AUA2021 Crossfire Debate: Controversies in Urology: Negative Fusion Biopsy What Did I Miss and What is the Next Step?
By: Leonard S. Marks, MD | Posted on: 03 Sep 2021
When a magnetic resonance imaging (MRI)-guided biopsy (MRGB) returns negative or with only a Grade Group (GG) I finding, the search for a clinically-significant prostate cancer (csPCa) may not be over. Has a cancer been missed? Further steps for the patient may include repeat targeted biopsy, entry into active surveillance (in the case of GG1 tumor), repeat MRI with or without repeat biopsy at some point in the future or reassurance and observation. Next steps are dependent on the original MRI findings, prostate specific antigen (PSA) density, operator confidence in biopsy accuracy and clinical suspicion aside from the MRI.
Regarding the MRI findings, 2 possibilities exist: either a target is present or it isn’t. If no lesion is present on MRI, biopsy may be avoided altogether if clinical suspicion remains low and other risk factors are absent (racial or genetic predisposition). If prostate palpation indicates a lesion (induration, nodule, asymmetry), biopsy should be performed regardless of MRI findings. Of special importance is PSA density, which ranks second only to MRI findings in prediction of csPCa. In a prospective trial in which men underwent biopsy even with a negative MRI (PAIREDCAP), PSA density helped differentiate those with and without csPCa. In that important study, when PSA density was >0.15, 27% of men with a negative MRI were found to have csPCa upon template biopsy of the organ.1 Data on PSA density from that study help determine level of suspicion that a csPCa may have been missed.
When an MRI visible lesion (‘target’) is present, ie a region of interest is assigned Prostate Imaging Reporting and Data System (PI-RADS®) v2 score of >3, then biopsy should follow. Biopsy results are highly dependent on the PI-RADS score, as shown in the table displaying biopsy results in nearly 3,000 patients who underwent MRGB at UCLA (University of California–Los Angeles) between 2010 and 2020. The table shows the chances of a negative MRGB failing to detect a csPCa (falsely negative). For example, a man with a PI-RADS-5 lesion on MRI (bottom row) would have only a 10% chance of a biopsy showing no csPCa (≤GG1). In the UCLA experience, most men with a PI-RADS-5 lesion and a negative biopsy have been found on repeat biopsy to have csPCa.2 Thus, a negative biopsy in a man with a PI-RADS-5 lesion would raise suspicion that a csPCa may have been missed, and repeat biopsy would at some future point be indicated.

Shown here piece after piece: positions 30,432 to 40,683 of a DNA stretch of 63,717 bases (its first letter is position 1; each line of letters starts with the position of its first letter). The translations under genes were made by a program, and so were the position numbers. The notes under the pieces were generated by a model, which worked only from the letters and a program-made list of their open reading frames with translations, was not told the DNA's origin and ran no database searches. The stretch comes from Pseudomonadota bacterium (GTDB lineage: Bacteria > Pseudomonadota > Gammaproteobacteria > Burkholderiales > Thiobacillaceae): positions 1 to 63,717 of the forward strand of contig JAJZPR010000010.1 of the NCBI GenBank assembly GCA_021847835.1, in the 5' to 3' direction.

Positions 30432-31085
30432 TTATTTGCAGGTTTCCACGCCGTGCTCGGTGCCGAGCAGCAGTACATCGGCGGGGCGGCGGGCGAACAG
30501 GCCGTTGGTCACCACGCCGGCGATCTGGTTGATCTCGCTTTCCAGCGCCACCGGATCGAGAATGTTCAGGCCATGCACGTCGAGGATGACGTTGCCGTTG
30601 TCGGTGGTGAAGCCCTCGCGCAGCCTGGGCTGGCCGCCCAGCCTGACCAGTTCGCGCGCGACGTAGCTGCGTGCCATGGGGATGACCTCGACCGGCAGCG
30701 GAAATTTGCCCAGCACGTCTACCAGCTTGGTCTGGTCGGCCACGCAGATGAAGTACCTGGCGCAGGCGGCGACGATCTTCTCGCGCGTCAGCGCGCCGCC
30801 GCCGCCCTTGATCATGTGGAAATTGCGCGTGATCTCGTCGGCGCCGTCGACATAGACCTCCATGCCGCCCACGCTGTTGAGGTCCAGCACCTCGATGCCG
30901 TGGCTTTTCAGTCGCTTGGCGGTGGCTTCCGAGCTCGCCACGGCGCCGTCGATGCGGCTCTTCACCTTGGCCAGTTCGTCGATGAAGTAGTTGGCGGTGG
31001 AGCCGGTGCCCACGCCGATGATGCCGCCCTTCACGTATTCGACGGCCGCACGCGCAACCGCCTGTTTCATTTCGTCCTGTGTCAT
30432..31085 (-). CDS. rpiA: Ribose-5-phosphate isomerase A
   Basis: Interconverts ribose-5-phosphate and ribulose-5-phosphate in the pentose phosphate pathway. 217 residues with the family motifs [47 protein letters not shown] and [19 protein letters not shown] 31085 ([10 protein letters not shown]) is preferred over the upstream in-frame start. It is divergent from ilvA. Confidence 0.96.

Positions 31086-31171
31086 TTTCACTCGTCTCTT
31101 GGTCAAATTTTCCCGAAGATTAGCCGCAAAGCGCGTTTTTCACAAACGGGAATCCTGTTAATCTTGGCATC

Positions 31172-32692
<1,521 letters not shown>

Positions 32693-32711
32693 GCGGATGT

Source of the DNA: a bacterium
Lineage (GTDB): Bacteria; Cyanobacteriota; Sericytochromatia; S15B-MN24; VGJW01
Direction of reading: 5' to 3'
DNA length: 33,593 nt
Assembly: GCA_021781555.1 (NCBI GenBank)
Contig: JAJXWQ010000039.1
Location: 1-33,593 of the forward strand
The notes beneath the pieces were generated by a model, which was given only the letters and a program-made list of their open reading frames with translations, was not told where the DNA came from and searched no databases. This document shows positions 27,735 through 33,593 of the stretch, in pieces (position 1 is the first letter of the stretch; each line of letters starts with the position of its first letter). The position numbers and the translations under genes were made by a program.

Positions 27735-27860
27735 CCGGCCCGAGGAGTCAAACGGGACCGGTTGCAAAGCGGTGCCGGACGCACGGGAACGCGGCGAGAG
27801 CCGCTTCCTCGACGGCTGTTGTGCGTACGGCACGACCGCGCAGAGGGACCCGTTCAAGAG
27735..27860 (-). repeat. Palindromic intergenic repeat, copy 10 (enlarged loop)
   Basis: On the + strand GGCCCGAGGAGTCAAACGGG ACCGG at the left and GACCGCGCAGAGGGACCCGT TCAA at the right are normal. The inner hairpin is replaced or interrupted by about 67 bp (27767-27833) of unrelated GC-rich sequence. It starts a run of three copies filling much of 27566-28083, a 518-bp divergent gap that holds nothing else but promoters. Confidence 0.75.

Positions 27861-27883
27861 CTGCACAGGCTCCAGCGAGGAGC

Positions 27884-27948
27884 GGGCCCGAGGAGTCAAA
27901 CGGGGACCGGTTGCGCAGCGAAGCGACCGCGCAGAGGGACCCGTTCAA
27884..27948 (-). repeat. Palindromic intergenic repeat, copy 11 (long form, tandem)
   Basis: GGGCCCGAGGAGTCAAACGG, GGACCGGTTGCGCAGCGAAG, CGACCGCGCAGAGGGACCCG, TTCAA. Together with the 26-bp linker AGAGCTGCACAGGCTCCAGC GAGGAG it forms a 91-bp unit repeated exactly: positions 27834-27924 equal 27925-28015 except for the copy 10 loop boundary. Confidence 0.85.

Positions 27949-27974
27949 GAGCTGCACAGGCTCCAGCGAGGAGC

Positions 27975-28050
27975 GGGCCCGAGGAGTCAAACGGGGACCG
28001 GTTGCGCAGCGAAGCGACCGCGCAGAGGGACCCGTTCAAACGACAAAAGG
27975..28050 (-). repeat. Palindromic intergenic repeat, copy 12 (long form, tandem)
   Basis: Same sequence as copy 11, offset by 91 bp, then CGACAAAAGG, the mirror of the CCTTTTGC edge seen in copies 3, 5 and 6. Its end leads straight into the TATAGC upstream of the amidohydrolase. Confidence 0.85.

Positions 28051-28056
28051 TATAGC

In men whose original MRI was negative and biopsy was also negative, suspicion of cancer may persist for various clinical reasons. In such cases, it is reassuring to know that a repeat negative MRI obtained at a future time point has been shown to exclude csPCa in nearly all cases.2 Thus, with a followup negative MRI repeat biopsy can be safely avoided.
Accuracy of MRGB is dependent on co-registration of ultrasound and MRI images in the fusion device. Mis-registration may account for falsely negative findings, as shown in figure 1. In figure 1, an anterior lesion is shown to be mis-registered, caused by inaccurate contouring of the prostate outline. Even with accurate contouring by experienced users, co-registration error averages 3 mm. For this reason, we perform combination targeted and systematic sampling in all patients at their first biopsy session. And in particular, we sample the peri-lesional tissue because of the known under-estimation of cancer volume by MRI (fig. 2). Of various technical issues important to accurate fusion biopsy, the scan is among the most important: bad scan, unreliable results. Technical concerns during fusion biopsy should lead to consideration of a repeat biopsy.
When GG1 is found on an MRGB, a question is “could a csPCa have been missed?” The next step is enrollment in active surveillance and a year later a “confirmatory biopsy” involving repeat sampling of any MRI-visible lesion, tracked biopsy sites and if not done previously, systematic sampling (preferably with template guidance). In our experience, confirmation of GG1 by that sampling method can lead to lengthened intervals of subsequent MRI and biopsy. With followup out to 7 years, the chances of upgrading to csPCa is approximately 10% when confirmatory biopsy reveals ≤GG1.3 Thus, using the approach described, considerable reassurance can be provided that a csPCa has not been missed for men entering active surveillance.
Table. MRI-guided biopsy and the transformation of prostate cancer (UCLA data 2010–2020, 2,992 patients)
|MRI PI-RADS Score||No. Pts||% Neg (No. pts)||% Gleason Score (No. pts)|
|0–2||682||55.5 (379)||22 (149)||14 (98)||4.5 (31)||1 (6)||3 (19)|
|3||805||46 (371)||21 (166)||22 (181)||6 (47)||1 (11)||4 (29)|
|4||810||23 (188)||17.2 (139)||31.4 (254)||16 (130)||1 (10)||11 (89)|
|5||695||4 (39)||6 (44)||35 (243)||21 (145)||3 (18)||31 (216)|
The above measures help to determine “what’s next” when MRGB is negative or shows only GG1 tumor. The responsible urologist has several considerations–MRI findings, PSA density, clinical factors and technical considerations during biopsy–to help provide the patient reassurance or determine need for repeat study.
- Elkhoury FF, Felker ER, Kwan L et al: Comparison of targeted vs systematic prostate biopsy in men who are biopsy naive: the Prospective Assessment of Image Registration in the Diagnosis of Prostate Cancer (PAIREDCAP) study. JAMA Surg 2019; 154: 811.
- Kinnaird A, Sharma V, Chuang R et al: Risk of prostate cancer after a negative magnetic resonance imaging guided biopsy. J Urol 2020; 204: 1180.
- Jayadevan R, Felker ER, Kwan L et al Magnetic resonance imaging-guided confirmatory biopsy for initiating active surveillance of prostate cancer. JAMA Netw Open 2019; 2: e1911019.